Social media has changed the way we communicate, how we get information and how we choose to spend our free time. And it is disrupting an essential power that influences our daily life – politics.
Once upon a time, politics was discussed by old men in a pub while sipping their pint of beer. Nowadays, the passionate political gossiper knows where to express and underpin their opinion most effectively – on social media.
Power to the people
The barrier between governments and the people is lower than ever. On Twitter and Facebook we are being informed about important political decisions the moment they’re being made. As soon as the news is sent out to the world, thousands of people react and share it and give their opinion. This feedback can be read by anyone – including the politicians themselves.
There is a direct connection between the constituents and their elected representatives.
Some governments are even using it to include people in the political process of decision-making. Iceland, for instance, established a campaign dubbed “Better Reykjavik“ in 2010. Citizens can discuss, rate and put forward ideas to improve the standing of living in the city. To date, almost 60% of the population has participated.
Living in a bubble
But just as people can influence politics through social media, so they are being influenced by it. The reason can be found in Facebook’s algorithms. You like pages, you react to articles and posts positively or negatively, you share them. And from that moment on, Facebook will present you more articles with similar content and a similar tendency of opinion. You liked a few right-wing pages? Facebook will suggest more of them.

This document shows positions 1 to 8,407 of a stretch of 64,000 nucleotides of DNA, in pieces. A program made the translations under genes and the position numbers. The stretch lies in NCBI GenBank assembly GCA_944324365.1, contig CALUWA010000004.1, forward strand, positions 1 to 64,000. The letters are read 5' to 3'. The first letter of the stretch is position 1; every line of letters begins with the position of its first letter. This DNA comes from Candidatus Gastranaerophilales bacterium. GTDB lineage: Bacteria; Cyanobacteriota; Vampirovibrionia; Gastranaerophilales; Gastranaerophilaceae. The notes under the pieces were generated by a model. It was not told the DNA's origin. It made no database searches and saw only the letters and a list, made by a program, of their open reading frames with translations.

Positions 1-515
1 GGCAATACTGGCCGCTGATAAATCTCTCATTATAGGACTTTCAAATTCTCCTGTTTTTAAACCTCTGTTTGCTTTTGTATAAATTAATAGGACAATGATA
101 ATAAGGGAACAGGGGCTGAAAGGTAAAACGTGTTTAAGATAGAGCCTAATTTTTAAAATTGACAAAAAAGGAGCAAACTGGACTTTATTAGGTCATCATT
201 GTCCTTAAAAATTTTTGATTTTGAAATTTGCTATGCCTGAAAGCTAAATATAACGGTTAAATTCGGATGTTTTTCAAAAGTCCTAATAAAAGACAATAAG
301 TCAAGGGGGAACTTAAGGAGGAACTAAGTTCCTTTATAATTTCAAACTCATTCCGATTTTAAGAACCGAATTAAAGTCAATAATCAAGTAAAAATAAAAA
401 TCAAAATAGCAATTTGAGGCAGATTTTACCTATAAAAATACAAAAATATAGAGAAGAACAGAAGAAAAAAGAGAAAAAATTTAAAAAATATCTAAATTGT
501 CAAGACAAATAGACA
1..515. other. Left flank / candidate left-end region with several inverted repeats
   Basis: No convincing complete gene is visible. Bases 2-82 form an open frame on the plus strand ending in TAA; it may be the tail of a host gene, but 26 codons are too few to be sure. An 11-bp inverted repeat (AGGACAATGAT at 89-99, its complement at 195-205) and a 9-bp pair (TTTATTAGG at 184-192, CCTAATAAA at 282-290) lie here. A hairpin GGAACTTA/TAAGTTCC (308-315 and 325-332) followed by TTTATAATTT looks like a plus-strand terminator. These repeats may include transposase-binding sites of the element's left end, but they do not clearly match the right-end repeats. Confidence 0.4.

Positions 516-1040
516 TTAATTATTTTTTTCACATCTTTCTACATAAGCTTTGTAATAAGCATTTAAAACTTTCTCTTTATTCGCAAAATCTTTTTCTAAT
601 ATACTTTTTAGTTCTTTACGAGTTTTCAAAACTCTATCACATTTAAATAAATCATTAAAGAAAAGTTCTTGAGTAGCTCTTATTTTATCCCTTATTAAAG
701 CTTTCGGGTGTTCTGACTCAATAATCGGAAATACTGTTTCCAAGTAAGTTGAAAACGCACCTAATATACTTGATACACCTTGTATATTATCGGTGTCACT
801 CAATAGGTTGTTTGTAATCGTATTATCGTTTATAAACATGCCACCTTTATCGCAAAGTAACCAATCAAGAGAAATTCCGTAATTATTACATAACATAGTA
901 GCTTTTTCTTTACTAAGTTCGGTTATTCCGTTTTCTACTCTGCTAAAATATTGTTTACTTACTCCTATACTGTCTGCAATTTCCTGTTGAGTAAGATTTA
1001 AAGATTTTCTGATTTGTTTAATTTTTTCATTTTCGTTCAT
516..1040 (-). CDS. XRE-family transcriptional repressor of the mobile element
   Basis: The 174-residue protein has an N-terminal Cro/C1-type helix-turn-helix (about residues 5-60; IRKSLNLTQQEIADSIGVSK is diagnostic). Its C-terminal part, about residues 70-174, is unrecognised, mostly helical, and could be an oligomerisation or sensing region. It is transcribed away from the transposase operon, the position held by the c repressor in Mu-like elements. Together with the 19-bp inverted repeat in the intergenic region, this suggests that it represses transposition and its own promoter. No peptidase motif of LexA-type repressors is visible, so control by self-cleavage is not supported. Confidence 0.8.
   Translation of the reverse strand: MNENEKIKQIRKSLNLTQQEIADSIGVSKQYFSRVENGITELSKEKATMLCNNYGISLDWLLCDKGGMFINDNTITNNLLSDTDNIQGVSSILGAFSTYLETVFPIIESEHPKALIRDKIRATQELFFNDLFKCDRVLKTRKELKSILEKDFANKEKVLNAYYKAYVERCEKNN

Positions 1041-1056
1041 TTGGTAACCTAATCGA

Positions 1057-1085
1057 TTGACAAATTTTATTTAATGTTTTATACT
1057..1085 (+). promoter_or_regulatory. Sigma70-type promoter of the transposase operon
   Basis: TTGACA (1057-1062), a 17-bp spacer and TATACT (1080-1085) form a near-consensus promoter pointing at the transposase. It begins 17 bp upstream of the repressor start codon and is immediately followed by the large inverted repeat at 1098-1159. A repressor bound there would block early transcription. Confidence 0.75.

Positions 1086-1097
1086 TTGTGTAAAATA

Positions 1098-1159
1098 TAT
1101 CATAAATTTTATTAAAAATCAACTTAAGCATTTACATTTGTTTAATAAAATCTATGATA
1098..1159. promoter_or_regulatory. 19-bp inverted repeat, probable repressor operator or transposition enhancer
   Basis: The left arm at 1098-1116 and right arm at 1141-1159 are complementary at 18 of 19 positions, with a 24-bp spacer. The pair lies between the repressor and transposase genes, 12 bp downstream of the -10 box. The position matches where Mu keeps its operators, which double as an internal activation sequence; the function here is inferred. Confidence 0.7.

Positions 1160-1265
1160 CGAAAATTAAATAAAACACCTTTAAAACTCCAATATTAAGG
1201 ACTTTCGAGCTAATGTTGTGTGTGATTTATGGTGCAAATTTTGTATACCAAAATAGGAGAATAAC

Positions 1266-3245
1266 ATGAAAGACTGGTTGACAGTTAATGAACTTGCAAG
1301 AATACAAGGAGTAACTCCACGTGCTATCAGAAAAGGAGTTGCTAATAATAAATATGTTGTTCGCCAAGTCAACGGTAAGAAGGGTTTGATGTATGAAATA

People easily get caught in a self-perpetuating bubble. Back in the good old days of TV’s and newspapers‘ dominance, where there was no way of easily segmenting an audience, and so you were necessarily confronted with different opinions. In the age of social media, you are running around with blinkers on. You won’t see what you don’t want to see.
Left and Right
If you live isolated from any opinion contrary to your own, you’re bound to doubt every piece of information that doesn’t fit with your perception of the world. Enter fake news. Some of it, indeed, is false. Some of it is difficult to palate, and must be untrue.
Reality distortion is a trait of both the left and the right. Embarrassing pictures of Donald Trump allegedly suffering from diarrhea or a little boy apparently being handcuffed after the so called “muslim ban” are only the tip of the iceberg in left-wing misinformation.
U.S. American advertising technology company “The Trade Desk” recently carried out a brief study on this topic. They observed the reactions to two different fake news articles, one left-wing, one right-wing, and with the help of cookies collected data about the readers, calculating a relevance score in the process. The result: everyone is affected by fake news on a similar level, no matter where you’re from, how educated you are or which social and political background you have. Only the characteristics of the left-wing and right-wing readers differ. On the right, readers are likely to be older, caucasian people working in the property industry, military or government; people on the left are more likely to be college graduates, positive idealists and obsessive workers in the finance sector.
Catalyst of radicalization
Social media galvanizes long-existing feuds of different political camps and causes a highly explosive atmosphere. Throughout Europe, and of course in the U.S., radical movements are on the rise. Trump, Brexit, “Alternative for Germany“ – without social media they could be peripheral phenomenons of political culture. But thanks to Facebook’s information bubbles and Twitter’s one-sided, pointed commenting system, followers can unite and turn their backs on well-balanced reporting.
Social media can be an instrument of true democracy. But currently it promotes misguided idealism, stirs up hatred, and skirts the edges of propaganda - sometimes even falling over the edge entirely. It is government’s duty to foster debate for the good of society as a whole, not just a list of agenda items that further their own policies. Perhaps, one day, the left-right debate will exhaust itself and we’ll meet in the middle.
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